Why Not Spend Your Next Vacation Looking at Gold?

Why Not Spend Your Next Vacation Looking at Gold?

People have been enthralled with gold since ancient times. If you love it too, why not spend part of your next vacation looking at it, learning about it – and maybe even finding some and bringing it home?

 Every year tens of thousands of visitors from around the world visit the gold vault ON a free, public tour of the New York Fed. Credit: NY Fed.

Every year tens of thousands of visitors from around the world visit the gold vault ON a free, public tour of the New York Fed. Credit: NY Fed.

There are many ways to make gold part of your vacation. Here is just a small sample of what you can do.

Take a Gold Rush Tour in California

Lots of travel companies have tours that will let you walk in the steps of the famous “Forty-Niners” who prospected for gold 160 years ago. Many tours – including some offered by goldprospecting.com – are family-friendly adventures that offer adults and children the chance to “get their hands dirty” by wading into streams, panning for gold and maybe bringing some home with you.

Go on a Gold Panning Adventure

If you want to skip the history and get right into a stream to start sifting through silt to look for flakes and nuggets, you have many tour options to choose from in Alaska, North Carolina and even West Virginia. There are gold panning tours in Scotland too - search for “gold panning tours U.K.” Who knew?

Visit Gold Mines

Get in an elevator and go underground to see old gold mines and new ones that are still functioning. A quick online search will lead you to gold mine tours in Colorado and Great Britain.

Tour the Diamond and Gold District in Amsterdam

For centuries, Amsterdam has been a center for diamond and jewelry trading. A number of tours there take you behind the scenes to see diamonds being cut and put in gold and platinum settings for rings and earrings. One tour is offered by Coster Diamonds, which also operates the Coster Diamond Museum.

Visit Fort Knox . . . or Skip It?

The United States Bullion Repository in Fort Knox, Kentucky is still very much in operation. In fact, it stores 147.3 million ounces of gold. The problem is, security is so tight that you can’t do much more than look at the outside of the building and think, “Gee, there is a lot of gold in there.” If you’d like to go anyway, learn more at www.usmint.gov. The site has a fascinating history. Over the years it has been used to safely store Gutenberg Bibles, copies of the Declaration of Independence, and many other irreplaceable items.

Visit Gold and Jewelry Sites in New York City

There are tons of interesting gold-related sights to see in New York the next time you are there. Here’s just a sampling...

  • See a room full of ancient gold items from Latin America at the Metropolitan Museum of Art. The conquistadors tried to find and melt down every piece of gold jewelry ever created by the Incas and Aztecs. But some of it survived. You can see a breathtaking collection of it in one room on the ground floor of the Metropolitan Museum on Fifth Avenue. There are golden necklaces, birds, earrings and images of mysterious deities. If you love gold, this room is a must-see.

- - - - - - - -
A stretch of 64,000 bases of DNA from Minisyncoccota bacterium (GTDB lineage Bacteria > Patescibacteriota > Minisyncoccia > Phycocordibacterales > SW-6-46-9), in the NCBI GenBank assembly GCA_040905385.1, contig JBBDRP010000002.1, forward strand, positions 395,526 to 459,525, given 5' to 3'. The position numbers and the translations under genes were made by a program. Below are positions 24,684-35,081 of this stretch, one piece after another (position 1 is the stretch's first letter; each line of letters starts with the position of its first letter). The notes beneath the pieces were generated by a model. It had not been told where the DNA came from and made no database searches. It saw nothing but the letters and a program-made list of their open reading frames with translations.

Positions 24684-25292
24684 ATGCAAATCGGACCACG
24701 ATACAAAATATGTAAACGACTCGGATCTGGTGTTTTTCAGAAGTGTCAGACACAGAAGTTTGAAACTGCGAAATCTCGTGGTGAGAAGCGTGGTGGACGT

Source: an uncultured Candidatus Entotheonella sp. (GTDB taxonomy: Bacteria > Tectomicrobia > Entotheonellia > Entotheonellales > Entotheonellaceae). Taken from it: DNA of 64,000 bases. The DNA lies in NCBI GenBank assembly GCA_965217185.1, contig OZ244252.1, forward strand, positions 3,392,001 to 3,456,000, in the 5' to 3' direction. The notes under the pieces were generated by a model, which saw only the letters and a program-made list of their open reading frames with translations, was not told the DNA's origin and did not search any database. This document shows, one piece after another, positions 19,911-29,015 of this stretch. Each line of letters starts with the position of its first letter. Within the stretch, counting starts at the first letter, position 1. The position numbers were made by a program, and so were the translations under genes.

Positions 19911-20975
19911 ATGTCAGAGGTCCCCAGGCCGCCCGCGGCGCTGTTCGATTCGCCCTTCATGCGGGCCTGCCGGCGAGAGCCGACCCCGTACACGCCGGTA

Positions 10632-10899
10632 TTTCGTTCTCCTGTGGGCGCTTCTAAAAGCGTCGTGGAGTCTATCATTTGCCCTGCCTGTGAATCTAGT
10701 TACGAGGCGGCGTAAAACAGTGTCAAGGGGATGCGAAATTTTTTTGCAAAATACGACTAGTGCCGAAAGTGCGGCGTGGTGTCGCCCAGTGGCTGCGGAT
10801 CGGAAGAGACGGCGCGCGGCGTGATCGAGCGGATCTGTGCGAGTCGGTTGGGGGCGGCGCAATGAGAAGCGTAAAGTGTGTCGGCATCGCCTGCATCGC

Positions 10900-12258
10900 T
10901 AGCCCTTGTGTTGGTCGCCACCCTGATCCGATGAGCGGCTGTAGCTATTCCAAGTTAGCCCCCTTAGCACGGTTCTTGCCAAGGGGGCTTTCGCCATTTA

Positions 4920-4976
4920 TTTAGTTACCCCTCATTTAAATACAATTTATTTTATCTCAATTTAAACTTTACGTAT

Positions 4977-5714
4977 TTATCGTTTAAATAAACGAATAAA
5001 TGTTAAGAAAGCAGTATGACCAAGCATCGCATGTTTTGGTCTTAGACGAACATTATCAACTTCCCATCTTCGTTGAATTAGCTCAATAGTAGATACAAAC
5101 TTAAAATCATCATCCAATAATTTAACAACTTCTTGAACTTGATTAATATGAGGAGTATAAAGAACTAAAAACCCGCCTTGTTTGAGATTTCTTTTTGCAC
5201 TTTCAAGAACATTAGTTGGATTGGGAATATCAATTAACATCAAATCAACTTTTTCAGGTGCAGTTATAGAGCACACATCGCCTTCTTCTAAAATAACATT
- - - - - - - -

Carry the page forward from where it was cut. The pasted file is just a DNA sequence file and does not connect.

• Tour the Federal Exchange Bank in New York. An official tour gives you a glimpse into the vault where the Fed stores gold for individuals and foreign governments. Visit www.newyorkfed.org
  • Stroll New York’s Famous Diamond District. This “district” is actually not much more than one street – 47th Street in the heart of midtown Manhattan. When you visit New York, it is well worth walking down the street and visiting display floors where hundreds of dealers display thousands of rings and other pieces of jewelry. If you’re more intrepid, visit the upper floors of buildings where skilled craftsmen cut gems and put them into high-end pieces of 24K gold and other jewelry. Fascinating! Here’s a video that gives a glimpse of what’s going on behind the scenes:

 

And Arguably the Most Astonishing Exhibition of All, in London . . .

 Visit the British Crown Jewels. Shown: St. Edward's Crown was refurbished for Charles II's coronation from an old crown. The gold may have come from Edward the Confessor's crown. Credit: © Crown copyright.

Visit the British Crown Jewels. Shown: St. Edward's Crown was refurbished for Charles II's coronation from an old crown. The gold may have come from Edward the Confessor's crown. Credit: © Crown copyright.

If you’re in London and you want to be floored by what could be the most valuable display of jewels and jewelry in the world, be sure to visit the Crown Jewels in The Tower of London. You’ll see huge gemstones rather than acres of shining gold, but if you look closely, you’ll discover plenty of the metal in crowns, scepters, and ceremonial items. For tour information, visit http://www.hrp.org.uk/TowerOfLondon/.

Have Gold Items of Your Own?

If you have gold items that you would like to recycle profitably, call Specialty Metals Smelters and Refiners at 800-426-2344. You don’t need to recycle the crown jewels - even one small gold item could be worth much more than you expect. When you call, mention this post and ask about free or discounted costs for shipping your items to us for testing.

Related Posts:

New Book Reveals Best Places in America to Pan for Gold 
How Much Gold Does the Catholic Church Own? 
All that Glitters Could Be Gold . . . In America’s Fading Movie Palaces 
“How Much Gold Is in my Body” and Answers to Six Other Wild and Crazy Questions about Gold